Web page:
Some like it hot, but when it comes to kitchen design, most of us don’t dare to boldly go where no one has gone before. A little edgy with backsplashes, maybe. A lime spatula or even a KitchenAid mixer in raspberry, why not? But an aqua fridge? Or a radiant orchid range? Seriously?
Seriously. This is not for the design-timid. This is about the anti-white kitchen — avoiding the classic that, in spite of what design editors may want, remains most chosen.
White is not at all what Pasadena, Calif., homeowners Karen and Brian Frid-Madden wanted. They envisioned an almost Alice in Wonderland-like gathering place for their two small daughters. They are also huge fans of the work of Mexican architect Luis Barragan (known for expansive planes of color even on the facades of buildings), so color fit right in.
“Barragan used color to augment his mastery of space and light within his designs,” says Elina Katsioula-Beall of DeWitt Designer Kitchens, who worked with the Frid-Maddens. “This, coupled with the theme of bringing the outdoors in by using the cabinetry to evoke fuchsia flower beds, gave us a unique starting point.”
For the design, Katsioula-Beall teamed a neon palette with iridescent tiles, silver-painted backsplash and stainless steel, which she says absorb the vibrant hues “like tinted chameleons as the play of light passes over them.”
Some may think it a cacophony of color. Others may be more comfortable with monochromatic splashes of bold hues. New York-based Miles Redd has a few high-gloss apple green kitchen cabinets in his design repertoire, making for haute drama in tight spaces.
In the past year, though, a move out of safe neutrals was not limited to cabinets, custom or not. Faucets, sinks, refrigerators and even ranges were introduced in unexpected hues.
Last year’s Pantone color of the year, radiant orchid, was repped in ovens by Dacor and a range by BlueStar. No worries if you’re not jazzed by the purple family; BlueStar offers more than 750 color and finish selections.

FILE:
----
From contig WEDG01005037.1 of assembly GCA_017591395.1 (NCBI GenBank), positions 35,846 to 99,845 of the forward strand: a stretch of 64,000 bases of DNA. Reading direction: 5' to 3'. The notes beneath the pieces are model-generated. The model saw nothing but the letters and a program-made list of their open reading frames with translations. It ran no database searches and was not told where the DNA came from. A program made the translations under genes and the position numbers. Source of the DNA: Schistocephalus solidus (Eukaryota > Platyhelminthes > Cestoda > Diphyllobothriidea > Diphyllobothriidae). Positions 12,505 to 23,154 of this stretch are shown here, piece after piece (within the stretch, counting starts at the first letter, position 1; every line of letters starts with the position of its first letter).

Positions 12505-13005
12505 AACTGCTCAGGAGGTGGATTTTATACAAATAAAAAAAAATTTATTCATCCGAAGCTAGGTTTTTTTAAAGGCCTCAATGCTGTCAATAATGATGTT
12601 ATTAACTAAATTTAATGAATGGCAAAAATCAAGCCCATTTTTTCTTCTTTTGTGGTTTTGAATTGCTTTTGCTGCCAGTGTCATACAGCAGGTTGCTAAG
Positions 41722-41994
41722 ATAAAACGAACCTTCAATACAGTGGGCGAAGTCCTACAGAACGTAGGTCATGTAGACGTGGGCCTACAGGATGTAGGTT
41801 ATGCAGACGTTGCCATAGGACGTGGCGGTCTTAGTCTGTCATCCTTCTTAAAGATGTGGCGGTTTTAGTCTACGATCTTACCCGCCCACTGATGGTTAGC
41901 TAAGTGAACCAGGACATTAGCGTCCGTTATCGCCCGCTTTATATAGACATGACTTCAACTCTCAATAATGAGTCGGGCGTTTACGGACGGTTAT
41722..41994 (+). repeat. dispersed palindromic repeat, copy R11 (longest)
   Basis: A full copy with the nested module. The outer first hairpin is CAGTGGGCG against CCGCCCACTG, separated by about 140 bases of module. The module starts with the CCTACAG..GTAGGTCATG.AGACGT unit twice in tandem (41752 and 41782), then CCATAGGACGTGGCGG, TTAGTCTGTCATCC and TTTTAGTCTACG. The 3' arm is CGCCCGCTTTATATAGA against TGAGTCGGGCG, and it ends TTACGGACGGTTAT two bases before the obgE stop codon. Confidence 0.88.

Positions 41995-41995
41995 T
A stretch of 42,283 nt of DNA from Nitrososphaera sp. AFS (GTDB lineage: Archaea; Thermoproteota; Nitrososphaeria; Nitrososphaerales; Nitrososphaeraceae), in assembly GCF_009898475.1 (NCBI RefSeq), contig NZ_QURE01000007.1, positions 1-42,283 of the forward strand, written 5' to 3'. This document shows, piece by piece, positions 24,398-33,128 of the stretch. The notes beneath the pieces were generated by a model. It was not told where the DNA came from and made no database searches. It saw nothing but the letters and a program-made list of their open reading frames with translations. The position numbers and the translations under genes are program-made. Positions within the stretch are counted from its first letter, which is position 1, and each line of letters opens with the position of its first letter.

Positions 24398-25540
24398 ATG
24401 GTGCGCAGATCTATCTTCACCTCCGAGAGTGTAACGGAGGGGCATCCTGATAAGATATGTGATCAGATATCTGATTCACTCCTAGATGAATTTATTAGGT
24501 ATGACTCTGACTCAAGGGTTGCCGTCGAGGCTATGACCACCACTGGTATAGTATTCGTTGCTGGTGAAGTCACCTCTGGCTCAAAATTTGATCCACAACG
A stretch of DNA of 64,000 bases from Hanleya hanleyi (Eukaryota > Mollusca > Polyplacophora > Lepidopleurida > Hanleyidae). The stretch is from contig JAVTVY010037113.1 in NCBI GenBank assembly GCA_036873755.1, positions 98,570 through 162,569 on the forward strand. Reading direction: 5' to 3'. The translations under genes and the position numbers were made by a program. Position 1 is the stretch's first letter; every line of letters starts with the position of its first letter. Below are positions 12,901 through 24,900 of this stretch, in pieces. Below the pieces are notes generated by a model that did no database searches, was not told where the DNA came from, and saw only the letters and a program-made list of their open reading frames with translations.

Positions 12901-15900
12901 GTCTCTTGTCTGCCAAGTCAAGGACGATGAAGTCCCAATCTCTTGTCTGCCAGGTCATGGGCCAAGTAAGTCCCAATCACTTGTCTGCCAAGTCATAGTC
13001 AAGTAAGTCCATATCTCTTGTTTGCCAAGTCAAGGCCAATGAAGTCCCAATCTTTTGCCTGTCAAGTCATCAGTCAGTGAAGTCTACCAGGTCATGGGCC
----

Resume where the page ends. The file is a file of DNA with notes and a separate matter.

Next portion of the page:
Chicago designer John Wiltgen has never delved into brights in the more permanent parts of the kitchen. Instead, he has paved backsplashes with expressive geometric patterns and popped in bright accessories. In his own home, he did wrap an entire kitchen wall in embossed snakeskin-like leather; still, it’s a muted gray.
“We’re doing two white kitchens right now,” Wiltgen says. “One is for a transplanted San Francisco couple who were remodeling for two years and then got transferred here. They hope to stay put, but they don’t want the design to affect resale value.”
For those artsy, eclectic folk who may not give a flip about resale values, there’s plenty of exuberant color for the kitchen to make you feel like a kid in a candy store (or a Jonathan Adler shop).
Go for an eye-popping faucet. Hastings Tile & Bath does it right with its simple, clean-lined Vola single lever, deck-mounted faucet, available in 15 hues.
Try luscious color for the main or island sink. Pyrolave, an enameled lava stone available as countertop material or sinks, comes in 16 glossy and 16 matte shades, as well as custom colors to match existing interiors.
Keep it cool in a colorful fridge. Italian company Smeg shows off a little retro ’50s styling with soft, rounded edges and a range of happy hues.
Heat it up with a colorful oven or range. Dacor wall ovens are available in 10 standard colors, including cordon bleu, citron, crimson and tangerine, plus virtually any color imaginable with its ColorMatch system — you provide a swatch. Italian manufacturer Bertazzoni spices up color with tangy orange, lemon yellow or tomato red — in Ferrari finishes.
Make a case for color. From matte to glossy, paneled to modern cabinets, there are Snaidero’s glossy brights, as in canary yellow or fiery red, and the latest from manufacturer Plain & Fancy, in a juicy range from apricot to tangerine, with paneled door fronts that wake up tradition.
Or paint your own to give them a little pop. Try color as a feature wall to add zest to white, or anchor island cabinets with a spicy accent.
Be counter intuitive. Silestone, a quartz product by Spanish-based Cosentino, dishes up cool hues from magenta to coral, yellows to apple green and cobalt.